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Port newsbytes: cement and limestone trade

World Cement,

North America

According to The Lake Carriers’ Association, limestone shipments on the Great Lakes in July 2014 (4.09 million t) were at their highest since July 2012 (4.08 million t). Loadings out of US quarries increased by 17.7% y/y to 3.5 million t. Shipments from quarries in Canada also improved slightly on last year, coming in at 555 000 t. In January – July 2014, limestone trade fell by around 6.1% y/y to 12 million t. The decline is largely due to the harsh weather conditions, with ice preventing much limestone trade until late April.

Meanwhile, the Port of Green Bay, Wisconsin, saw a rise in limestone shipments in June 2014. In a statement, Dean Haen, Director of Brown County Port and Resource Recovery Department, has said that limestone tonnage during the month grew by 63% y/y. The port experienced a rise of over 77 000 t of total imported and exported materials compared to the same month in 2013. In June, 27 ships passed through the port, carrying materials such as cement, coal and pig iron.


The Jakarta Globe has reported that Indonesia’s Humpass Intermoda Transportasi plans to invest US$115 million in six new vessels this year, US$40 million of which will be spent on two ships for the transport of cement. The remaining purchases will include vessels for shipping oil and chemicals.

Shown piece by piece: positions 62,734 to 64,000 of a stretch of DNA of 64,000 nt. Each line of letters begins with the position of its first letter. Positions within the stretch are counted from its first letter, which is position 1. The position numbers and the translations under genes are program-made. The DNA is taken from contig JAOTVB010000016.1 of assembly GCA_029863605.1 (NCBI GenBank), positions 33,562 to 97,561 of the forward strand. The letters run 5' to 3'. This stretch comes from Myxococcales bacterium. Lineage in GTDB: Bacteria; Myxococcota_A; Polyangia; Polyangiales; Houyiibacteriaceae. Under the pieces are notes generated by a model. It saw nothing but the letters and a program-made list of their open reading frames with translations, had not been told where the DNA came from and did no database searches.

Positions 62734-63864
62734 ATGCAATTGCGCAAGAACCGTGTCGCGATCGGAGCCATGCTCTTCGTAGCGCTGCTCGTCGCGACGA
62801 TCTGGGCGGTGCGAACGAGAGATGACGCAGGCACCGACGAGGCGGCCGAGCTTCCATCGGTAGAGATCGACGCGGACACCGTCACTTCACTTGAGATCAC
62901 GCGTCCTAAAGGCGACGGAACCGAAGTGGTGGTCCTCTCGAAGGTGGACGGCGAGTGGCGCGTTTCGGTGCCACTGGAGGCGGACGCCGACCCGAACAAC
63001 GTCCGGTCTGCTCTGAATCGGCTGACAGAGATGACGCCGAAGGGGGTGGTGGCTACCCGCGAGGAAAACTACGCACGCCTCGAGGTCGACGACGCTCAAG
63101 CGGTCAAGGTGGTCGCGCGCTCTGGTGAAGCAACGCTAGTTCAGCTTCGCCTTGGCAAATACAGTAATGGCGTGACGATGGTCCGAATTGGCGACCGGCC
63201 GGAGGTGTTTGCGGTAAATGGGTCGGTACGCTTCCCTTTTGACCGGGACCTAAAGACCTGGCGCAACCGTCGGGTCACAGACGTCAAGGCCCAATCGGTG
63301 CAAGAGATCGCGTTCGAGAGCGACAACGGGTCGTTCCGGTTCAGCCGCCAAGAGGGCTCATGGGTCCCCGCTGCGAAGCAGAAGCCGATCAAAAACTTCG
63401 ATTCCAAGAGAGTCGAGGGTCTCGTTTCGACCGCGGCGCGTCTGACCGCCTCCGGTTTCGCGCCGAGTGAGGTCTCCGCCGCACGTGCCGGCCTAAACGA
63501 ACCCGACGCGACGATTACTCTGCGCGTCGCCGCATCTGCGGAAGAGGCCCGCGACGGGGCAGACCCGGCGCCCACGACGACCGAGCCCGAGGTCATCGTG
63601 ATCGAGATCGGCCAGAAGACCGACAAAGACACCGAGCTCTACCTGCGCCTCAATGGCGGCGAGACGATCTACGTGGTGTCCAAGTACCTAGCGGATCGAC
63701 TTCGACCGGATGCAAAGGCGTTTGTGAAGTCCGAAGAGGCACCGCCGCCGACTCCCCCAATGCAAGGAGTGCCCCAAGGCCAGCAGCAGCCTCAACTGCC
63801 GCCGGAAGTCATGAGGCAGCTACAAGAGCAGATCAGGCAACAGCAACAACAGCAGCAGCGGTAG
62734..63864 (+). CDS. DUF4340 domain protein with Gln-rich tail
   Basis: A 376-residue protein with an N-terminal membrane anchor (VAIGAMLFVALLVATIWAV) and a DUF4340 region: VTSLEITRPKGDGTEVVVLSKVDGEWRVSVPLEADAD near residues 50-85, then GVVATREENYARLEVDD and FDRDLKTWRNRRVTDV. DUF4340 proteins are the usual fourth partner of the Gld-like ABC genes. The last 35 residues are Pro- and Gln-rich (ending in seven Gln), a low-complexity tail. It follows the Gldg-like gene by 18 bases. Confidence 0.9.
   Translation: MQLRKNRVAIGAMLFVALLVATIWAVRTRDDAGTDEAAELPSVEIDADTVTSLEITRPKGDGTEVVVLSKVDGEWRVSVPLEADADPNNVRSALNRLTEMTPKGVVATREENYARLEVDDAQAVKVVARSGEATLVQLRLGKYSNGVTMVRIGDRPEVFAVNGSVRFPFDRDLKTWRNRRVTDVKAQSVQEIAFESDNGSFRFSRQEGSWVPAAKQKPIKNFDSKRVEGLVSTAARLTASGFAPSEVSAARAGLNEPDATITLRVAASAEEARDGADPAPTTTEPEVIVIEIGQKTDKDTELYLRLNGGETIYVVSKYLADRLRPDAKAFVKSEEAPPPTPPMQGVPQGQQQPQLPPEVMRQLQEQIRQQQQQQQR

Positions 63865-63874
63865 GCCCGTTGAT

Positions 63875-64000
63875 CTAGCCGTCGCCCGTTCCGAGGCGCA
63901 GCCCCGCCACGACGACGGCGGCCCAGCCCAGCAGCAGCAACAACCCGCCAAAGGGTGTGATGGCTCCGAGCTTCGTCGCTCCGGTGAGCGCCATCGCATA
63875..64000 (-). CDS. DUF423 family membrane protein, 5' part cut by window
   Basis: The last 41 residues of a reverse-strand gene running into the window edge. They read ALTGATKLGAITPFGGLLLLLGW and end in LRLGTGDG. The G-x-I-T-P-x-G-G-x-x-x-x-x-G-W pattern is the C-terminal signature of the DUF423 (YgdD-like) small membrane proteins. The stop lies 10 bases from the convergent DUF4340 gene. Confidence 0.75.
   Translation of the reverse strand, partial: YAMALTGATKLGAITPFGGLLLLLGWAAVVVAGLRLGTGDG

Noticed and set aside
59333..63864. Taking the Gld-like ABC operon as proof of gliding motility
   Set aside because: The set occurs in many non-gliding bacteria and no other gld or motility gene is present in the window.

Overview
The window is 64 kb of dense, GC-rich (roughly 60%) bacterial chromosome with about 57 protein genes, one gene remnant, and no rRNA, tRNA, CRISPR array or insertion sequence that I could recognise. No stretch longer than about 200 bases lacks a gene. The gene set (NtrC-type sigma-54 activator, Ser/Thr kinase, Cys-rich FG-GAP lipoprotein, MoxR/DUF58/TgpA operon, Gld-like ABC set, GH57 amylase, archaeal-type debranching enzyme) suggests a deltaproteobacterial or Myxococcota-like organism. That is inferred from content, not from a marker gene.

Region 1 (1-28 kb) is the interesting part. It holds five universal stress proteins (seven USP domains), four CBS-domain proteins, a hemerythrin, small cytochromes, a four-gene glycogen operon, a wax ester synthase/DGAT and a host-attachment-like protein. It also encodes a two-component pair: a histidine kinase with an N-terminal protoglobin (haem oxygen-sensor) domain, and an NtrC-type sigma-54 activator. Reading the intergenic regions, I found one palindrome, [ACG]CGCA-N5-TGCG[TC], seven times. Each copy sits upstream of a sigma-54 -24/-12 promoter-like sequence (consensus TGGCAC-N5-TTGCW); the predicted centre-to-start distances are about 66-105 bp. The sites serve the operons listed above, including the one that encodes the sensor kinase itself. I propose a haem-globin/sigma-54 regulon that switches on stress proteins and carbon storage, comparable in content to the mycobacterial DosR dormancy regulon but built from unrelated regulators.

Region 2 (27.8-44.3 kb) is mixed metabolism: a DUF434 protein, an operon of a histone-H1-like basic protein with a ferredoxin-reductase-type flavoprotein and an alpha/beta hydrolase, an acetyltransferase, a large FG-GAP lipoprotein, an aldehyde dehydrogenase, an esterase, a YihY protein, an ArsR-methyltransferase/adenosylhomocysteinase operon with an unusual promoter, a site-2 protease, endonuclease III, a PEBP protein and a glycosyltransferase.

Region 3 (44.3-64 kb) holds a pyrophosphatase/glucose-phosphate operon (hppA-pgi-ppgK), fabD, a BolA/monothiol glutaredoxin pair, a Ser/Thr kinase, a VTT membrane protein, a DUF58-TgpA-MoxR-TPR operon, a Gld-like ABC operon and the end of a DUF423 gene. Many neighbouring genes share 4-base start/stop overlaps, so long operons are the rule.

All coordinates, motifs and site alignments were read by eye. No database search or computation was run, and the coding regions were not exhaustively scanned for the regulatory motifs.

The Ports of Sines and Algarve Authority has revealed that Porto de Faro has experienced one of its busiest weeks, with 20 000 t of cement trade. The cement is largely destined for the North African market, principally Algeria. Cement is one of the main commodities handled by the port. The increase in volumes intensified activity at the dock, including the movement of more than 1000 trucks.

Edited from various sources by

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